Conductor: Jaap van Zweden
Sibelius: Concerto for Violin and Orchestra in D Minor, Op. 47
Augustin Hadelich: Violinist
Berlioz: Symphonie fantastique, Op. 14
When I create my wish list for an upcoming season, a few top priorities never fail to pop up, such as Sibelius’ stunning Violin Concerto. And when it is paired with a good old friend that I haven’t heard in a while like Berlioz’s Symphonie fantastique and performed by the New York Philharmonic, all the better.
The composition matters, of course, but so does the soloist. And I was thrilled to see that the fearless violinist for the occasion – because fear has to be checked in when tackling the Sibelius – would be Augustin Hadelich, not only because our paths unfortunately have not crossed very often, but also because when they have, it has never been for the Sibelius. So I was looking forward to experiencing them both in one swell package.
Programming warhorses such as those two generally does not bring in the avant-garde crowd, but it did bring a lot of people on Saturday evening, and David Geffen Hall looked pretty much filled to capacity. And why not? I personally could not imagine a better way to wrap up our first cool, crispy, sunny, and overall splendid, fall day in the Big Apple.
The Sibelius Violin Concerto being one of the masterpieces that I obsess over, I try to hear as often as I can, which is still not as often as I’d like. On Saturday evening, Hadelich’s thoughtful performance of it did nothing but renew my deep love and endless admiration for the gripping emotional journey.
His tone may have been subtle, borderline understated at times, but he knew exactly when to pull out all the stops to dazzling effect. From the icy opening to the goofy “dance of the polar bears”, he maintained his solid command of the piece, extracting evocative tiny details while always keeping the big picture in mind.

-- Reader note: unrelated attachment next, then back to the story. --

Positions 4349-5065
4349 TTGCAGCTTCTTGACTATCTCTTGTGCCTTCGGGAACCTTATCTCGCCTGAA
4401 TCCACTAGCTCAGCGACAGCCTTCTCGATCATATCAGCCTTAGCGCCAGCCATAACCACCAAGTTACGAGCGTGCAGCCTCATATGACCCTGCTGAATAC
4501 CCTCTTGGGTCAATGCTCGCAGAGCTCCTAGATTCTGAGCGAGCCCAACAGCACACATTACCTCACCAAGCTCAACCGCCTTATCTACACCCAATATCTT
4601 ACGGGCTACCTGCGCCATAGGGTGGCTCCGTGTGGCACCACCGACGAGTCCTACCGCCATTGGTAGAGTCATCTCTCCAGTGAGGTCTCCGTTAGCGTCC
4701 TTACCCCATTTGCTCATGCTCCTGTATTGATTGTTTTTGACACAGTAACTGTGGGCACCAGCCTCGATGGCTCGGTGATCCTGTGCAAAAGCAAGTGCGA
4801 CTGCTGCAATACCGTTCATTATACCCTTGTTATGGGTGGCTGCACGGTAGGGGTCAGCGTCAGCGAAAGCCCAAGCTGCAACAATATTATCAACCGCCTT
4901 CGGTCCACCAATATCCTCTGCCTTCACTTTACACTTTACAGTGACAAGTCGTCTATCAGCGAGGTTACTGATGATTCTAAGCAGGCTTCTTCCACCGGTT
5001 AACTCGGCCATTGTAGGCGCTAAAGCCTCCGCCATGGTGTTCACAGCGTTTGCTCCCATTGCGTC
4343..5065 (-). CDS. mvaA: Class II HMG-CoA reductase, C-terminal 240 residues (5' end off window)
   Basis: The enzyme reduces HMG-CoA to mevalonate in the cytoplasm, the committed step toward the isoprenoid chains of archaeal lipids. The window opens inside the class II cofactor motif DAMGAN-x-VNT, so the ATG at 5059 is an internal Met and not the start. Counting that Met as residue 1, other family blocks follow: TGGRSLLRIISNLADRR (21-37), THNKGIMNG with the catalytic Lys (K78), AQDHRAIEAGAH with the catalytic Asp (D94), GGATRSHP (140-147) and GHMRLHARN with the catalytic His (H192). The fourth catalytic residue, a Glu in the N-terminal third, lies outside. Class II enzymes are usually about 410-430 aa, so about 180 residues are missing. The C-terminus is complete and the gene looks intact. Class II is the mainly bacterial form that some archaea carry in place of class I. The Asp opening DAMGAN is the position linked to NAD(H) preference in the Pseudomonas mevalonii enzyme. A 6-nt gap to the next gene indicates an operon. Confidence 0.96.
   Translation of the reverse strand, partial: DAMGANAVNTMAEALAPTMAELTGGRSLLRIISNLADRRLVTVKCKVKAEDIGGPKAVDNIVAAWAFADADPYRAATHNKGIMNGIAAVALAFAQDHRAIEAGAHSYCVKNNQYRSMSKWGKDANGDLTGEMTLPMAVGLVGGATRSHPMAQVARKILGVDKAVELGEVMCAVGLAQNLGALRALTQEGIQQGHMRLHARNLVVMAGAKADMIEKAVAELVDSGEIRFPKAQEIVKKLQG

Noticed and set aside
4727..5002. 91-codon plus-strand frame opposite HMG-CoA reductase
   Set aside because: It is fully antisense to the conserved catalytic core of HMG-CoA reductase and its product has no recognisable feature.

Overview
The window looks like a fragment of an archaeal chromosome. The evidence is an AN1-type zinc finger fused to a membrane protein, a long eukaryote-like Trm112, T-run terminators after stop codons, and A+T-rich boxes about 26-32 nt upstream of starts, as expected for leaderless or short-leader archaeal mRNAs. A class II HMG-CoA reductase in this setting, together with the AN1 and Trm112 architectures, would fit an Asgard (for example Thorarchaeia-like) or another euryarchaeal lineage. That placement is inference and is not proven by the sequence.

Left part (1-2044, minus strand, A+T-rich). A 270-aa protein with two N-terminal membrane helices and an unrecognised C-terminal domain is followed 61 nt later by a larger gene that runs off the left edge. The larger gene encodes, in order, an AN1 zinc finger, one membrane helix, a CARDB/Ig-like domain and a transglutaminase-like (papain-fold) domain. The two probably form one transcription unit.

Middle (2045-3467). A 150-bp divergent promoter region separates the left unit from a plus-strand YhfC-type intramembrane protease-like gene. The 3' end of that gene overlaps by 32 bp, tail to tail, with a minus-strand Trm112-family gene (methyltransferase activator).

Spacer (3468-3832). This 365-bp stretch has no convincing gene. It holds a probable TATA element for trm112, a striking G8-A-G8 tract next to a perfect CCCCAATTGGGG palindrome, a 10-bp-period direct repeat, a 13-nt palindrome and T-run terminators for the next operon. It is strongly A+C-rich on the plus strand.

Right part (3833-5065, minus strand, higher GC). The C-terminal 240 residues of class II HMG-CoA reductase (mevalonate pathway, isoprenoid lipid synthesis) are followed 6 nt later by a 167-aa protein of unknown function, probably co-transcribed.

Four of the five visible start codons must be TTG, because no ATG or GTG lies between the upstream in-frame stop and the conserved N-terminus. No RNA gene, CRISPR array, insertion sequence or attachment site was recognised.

It is tough and risky to follow the Sibelius, but after we loudly demonstrated our appreciation for his immense talent, Hadelich came up with the perfect encore in his friend Ruggiero Ricci’s arrangement of Francisco Tarrega’s Recuerdos de la Alhambra. A wonderful little treat that was an exquisite combination of lightness and complexity.
After intermission, we all happily embarked on yet another performance of Berlioz’s Symphonie fantastique, one of the most popular works in the classical music canon. An extended fantasy with never a dull moment, the engrossing score requires a crack orchestra to be able to unfold in all its magnificent opium-fueled glory.
Luckily, the New York Philharmonic sounded particularly energetic and unwaveringly committed on Saturday night, taking the audience along the series of breathless episodes filled with love, dance, pleasure, loss and terror, with just the right amount of mystery thrown in for good measure. In fact, the general excitement was so palpable that my right seatmate, who had copiously slept during the Sibelius, remained wide-awake and totally engaged for the entire trip, all the way to the thunderous ovation.